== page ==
Psychological and Psychiatric Aspects of Oral Health

Psychological and Psychiatric Aspects of Oral Health

J. Tim Newton, PhD

Beth J. Guildford, DClinPsy, PGDip

Patients seen in oral medicine departments commonly have conditions with features that can be challenging to live with and can be associated with distress. Examples of such features include pain or other unpleasant sensations, fatigue, chronicity, and altered facial appearance. Healthcare professionals working in this specialty have a vital role to play in taking a holistic approach to assessment and treatment. This chapter has five sections. In the first, the psychological management of patients with chronic orofacial pain is discussed in detail. Patients in pain (such as those with chronic orofacial pain and with burning mouth syndrome [BMS]) are among the most common presentations in dentistry and oral medicine. An understanding of the psychological processes involved in patients’ interpretation of their pain, as well as the impact of chronic pain on mood and behavior, is critical to the care of these patients. The second section will outline psychological approaches applicable to people with orofacial pain, as well as to other long‐term orofacial conditions commonly seen in oral medicine. The next section describes the psychological impact of changes in appearance, such as can occur in conditions including orofacial granulomatosis (OFG). The penultimate section deals with communicating difficult news to the patient (such as a diagnosis of oral cancer). The final section will provide an overview of those psychiatric conditions likely to present among the population of patients with orofacial conditions and the implications of each diagnosis for patient management.


The Biopsychosocial Model and Relationship to the Gate Control Theory of Pain

The biopsychosocial model is the most useful in clinical dentistry. The model suggests that the development and experience of illness are the result of the interplay of three broad groups of factors: biologic, psychological, and social (Table 24‐1).1 The biologic grouping includes genetic predispositions, evolutionary vulnerabilities, infective agents, and other biologic processes. The psychological factors include both behaviors and thoughts (cognitions) that influence the onset of disease (for example health‐related behaviors, the experience of psychosocial stress, beliefs about disease, and symptom interpretation) and the course of the disease.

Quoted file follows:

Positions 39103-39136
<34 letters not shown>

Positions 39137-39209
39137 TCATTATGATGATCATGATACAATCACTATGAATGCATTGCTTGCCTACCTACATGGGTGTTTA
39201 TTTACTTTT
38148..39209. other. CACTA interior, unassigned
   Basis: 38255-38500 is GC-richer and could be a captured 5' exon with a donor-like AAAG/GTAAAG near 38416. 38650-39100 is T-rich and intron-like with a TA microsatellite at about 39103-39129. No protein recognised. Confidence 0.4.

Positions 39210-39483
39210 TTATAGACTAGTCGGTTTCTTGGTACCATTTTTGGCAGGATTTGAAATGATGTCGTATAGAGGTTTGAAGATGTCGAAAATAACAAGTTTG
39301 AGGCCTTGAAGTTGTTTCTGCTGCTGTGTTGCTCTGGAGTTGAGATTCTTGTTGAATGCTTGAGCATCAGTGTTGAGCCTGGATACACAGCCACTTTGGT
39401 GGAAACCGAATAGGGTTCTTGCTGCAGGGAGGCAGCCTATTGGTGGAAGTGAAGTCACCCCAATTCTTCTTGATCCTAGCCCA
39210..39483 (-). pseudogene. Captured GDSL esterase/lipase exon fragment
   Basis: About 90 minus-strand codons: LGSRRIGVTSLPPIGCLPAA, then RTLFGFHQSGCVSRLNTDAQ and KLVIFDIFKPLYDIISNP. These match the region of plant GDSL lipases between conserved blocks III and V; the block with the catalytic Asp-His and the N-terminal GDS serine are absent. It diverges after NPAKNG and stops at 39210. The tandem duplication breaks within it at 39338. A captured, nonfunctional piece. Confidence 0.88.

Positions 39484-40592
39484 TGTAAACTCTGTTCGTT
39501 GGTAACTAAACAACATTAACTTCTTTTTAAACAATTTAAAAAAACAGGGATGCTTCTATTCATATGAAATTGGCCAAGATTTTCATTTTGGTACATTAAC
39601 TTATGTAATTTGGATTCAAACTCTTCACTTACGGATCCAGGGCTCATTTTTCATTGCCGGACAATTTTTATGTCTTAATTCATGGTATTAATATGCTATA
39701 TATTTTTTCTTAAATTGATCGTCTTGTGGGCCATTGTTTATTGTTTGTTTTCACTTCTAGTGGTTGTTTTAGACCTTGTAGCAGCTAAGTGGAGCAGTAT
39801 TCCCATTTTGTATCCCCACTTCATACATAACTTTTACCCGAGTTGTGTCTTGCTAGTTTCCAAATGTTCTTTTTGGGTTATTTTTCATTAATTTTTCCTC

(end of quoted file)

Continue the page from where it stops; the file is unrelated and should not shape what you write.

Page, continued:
Table 24‐1 The biological, psychological and social factors that need to be taken into account in assessing a patient’s clinical response to pain (the biopsychosocial model).

Biologic Psychological Social
Genetic predispositions Behaviors Living circumstances
Evolutionary vulnerabilities Thoughts (cognitions) Economic factors
Infective agents Experience of psychosocial stress Interpersonal factors
Other biologic processes Beliefs about disease Social support
Symptom interpretation

Examples of thoughts that would have an impact on disease perceptions include beliefs about the ability to control symptoms, the extent to which symptoms are perceived as “normal” or “abnormal,” coping strategies, and so on. Social factors cover living circumstances, economic factors, but also interpersonal factors that operate at the level of the person’s immediate social group, including social support and engagement with the “sick role.” Most illness is socially distributed—that is, related to the social gradient in society—with the experience of illness being more common in those who are most economically deprived, who may also have the fewest resources to address their illness. Furthermore, social support may ameliorate the impact of biologic disease processes.

The gate control theory of pain was proposed over 50 years ago by Melzack and Wall,2 but has stood the test of time. The theory incorporates the biopsychosocial approach just detailed, with the assumption that the experience of pain is the result of a combination of physical, emotional, and cognitive components. The gate control theory is underpinned by an essentially physiological model of pain experience through the interaction of the peripheral and central nervous systems.

Melzack and Wall proposed that the dorsal horn on the spinal cord acts as a “gate” between the peripheral fibers and communication with the pain centers of the brain via the spinal cord. When the gate is open, the nerve fibers can transmit messages to the brain and thus pain is experienced. When the gate is closed, these pain messages are blocked. The gate can be opened and closed both locally and centrally; small fibers at the location of injury may inhibit or excite the gate, which can also be modulated by descending signals from the brainstem. As the brainstem is affected by cortical activity, then cortical activity can indirectly open and close the gate.3

Concordant with the biopsychosocial model, the gate control theory identifies three components of the pain experience. First, there is the sensory–discriminative component that gives information about the location, type, and intensity of the pain stimuli. The second is that the affective–motivational component characterizes the emotional responses to pain (such as anxiety, fear, or distress). Finally there is the cognitive–evaluative component, which refers to the interpretation or meaning that the individual ascribes to the sensory experience, and which is related to their characteristic pattern of thinking about their pain, their beliefs, expectations, and other cognitions concerning the pain, as well as the presence of psychological comorbidities such as depression. Together these interact to determine the individual experience of pain. Figure 24‐1 summarizes the interaction of the sensory–discriminative component, the affective–motivational component, and the cognitive–evaluative component to form the experience of pain.